When Rolls-Royce and Bentley were acquired by Volkswagen Group in 1998, the company was not in best shape. The model lineup was already several years old and successors not in sight. After it had been clarified legally that Volkswagen had bought the company, but not the naming rights to Rolls-Royce and thus a 1931 closed partnership was torn apart almost overnight. Bentley continued within the VW Group, while Rolls-Royce became part of BMW. A good deal, as we know today. If you look only at the final model of the Continental series, that was not necessarily foreseeable.
In 1991 the Continental was the first independent Bentley model since 1955, that wasn’t based on any Rolls-Royce model. Preparatory works for this car already went back a full six years back at the premiere. They wanted to revive Bentley as a sporty-luxurious brand for gentlemen drivers and solve it from the shadows of Rolls-Royce as a pure sister brand. Already in the base version R the car got a 6.75-liter V8 turbo engine with 325 PS, which were delivered to the rear axle via an automatic transmission with initially three and later four gears. Three years later, 37 copies of the Continental S with intercoolers and 385 PS followed. From 1996 Bentley parallelly offered the Continental T with a ten centimeter shorter wheelbase and an power output of initially 400 PS, which was increased to 420 a year later and finally to 426 PS in 1999. On this basis Bentley presented the Continental SC at the Paris Motor Show 1998.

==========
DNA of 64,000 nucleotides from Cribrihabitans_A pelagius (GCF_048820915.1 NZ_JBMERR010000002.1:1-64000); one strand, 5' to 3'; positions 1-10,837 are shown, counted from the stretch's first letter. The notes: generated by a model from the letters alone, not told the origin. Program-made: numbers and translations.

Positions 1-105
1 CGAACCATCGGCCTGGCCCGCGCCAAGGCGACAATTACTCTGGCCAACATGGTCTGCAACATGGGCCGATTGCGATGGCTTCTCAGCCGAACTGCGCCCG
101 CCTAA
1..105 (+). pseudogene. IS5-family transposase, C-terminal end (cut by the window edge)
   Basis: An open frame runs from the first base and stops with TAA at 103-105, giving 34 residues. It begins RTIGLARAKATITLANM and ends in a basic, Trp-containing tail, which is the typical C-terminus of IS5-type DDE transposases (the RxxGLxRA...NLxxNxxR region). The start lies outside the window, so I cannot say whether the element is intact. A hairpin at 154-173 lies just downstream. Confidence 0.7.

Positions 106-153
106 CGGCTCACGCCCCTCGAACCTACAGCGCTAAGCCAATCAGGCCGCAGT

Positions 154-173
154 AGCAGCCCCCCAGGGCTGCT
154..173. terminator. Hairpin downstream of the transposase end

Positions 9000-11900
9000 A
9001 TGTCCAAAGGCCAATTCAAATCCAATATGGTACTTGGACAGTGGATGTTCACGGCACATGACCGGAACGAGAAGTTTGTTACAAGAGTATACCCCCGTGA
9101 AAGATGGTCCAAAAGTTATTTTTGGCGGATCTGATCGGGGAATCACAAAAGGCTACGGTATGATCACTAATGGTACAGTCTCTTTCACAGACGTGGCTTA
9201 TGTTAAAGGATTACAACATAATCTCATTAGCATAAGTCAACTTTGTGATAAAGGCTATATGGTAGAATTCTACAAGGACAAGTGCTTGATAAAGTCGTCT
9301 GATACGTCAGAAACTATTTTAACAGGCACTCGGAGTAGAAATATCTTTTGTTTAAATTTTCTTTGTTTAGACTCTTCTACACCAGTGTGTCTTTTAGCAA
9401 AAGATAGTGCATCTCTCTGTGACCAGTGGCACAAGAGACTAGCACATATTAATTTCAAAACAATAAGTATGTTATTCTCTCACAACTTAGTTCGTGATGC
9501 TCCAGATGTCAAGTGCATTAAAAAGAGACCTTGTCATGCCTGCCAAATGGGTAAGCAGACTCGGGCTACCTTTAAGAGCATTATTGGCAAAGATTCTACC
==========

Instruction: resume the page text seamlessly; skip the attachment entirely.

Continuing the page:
Namely the new version was based on the Bentley 4 1/4 Liter Sedanca Coupé, which name was used for the abbreviation. Even with the body shape, this special variant from the 1930s to 50s was used as inspiration. Old Sedanca Coupés had a fixed roof structure above the rear passengers and a removable top, mostly a fabric one, above driver and co-driver. At the new Continental SC this was transferred to the modern era with a two-part removable glass roof, that could be stored in the trunk. Behind this there is another glass roof above the rear, so that even in a closed vehicle a lot of natural light arrives. In addition to the base version with 406 PS and 825 newtonmeters of torque the British company also offered the Continental SC Mulliner from 1999 with the performance level of the Continental T (426 PS and 875 Nm).
After a total of just 79 copies Bentley stopped the production of the semi-open Coupé in March 2000. Accordingly rare is the opportunity to find a vehicle of this type for sale. The vast majority went to the USA and from there comes also the car shown in our picture gallery. There, more precisely in Texas, the car had two owners, before it arrived in a private Swiss collection in 2011. Now it came under the hammer during an Artcurial auction at the Le Mans Classic 2018.
Images: Artcurial, Dirk de Jager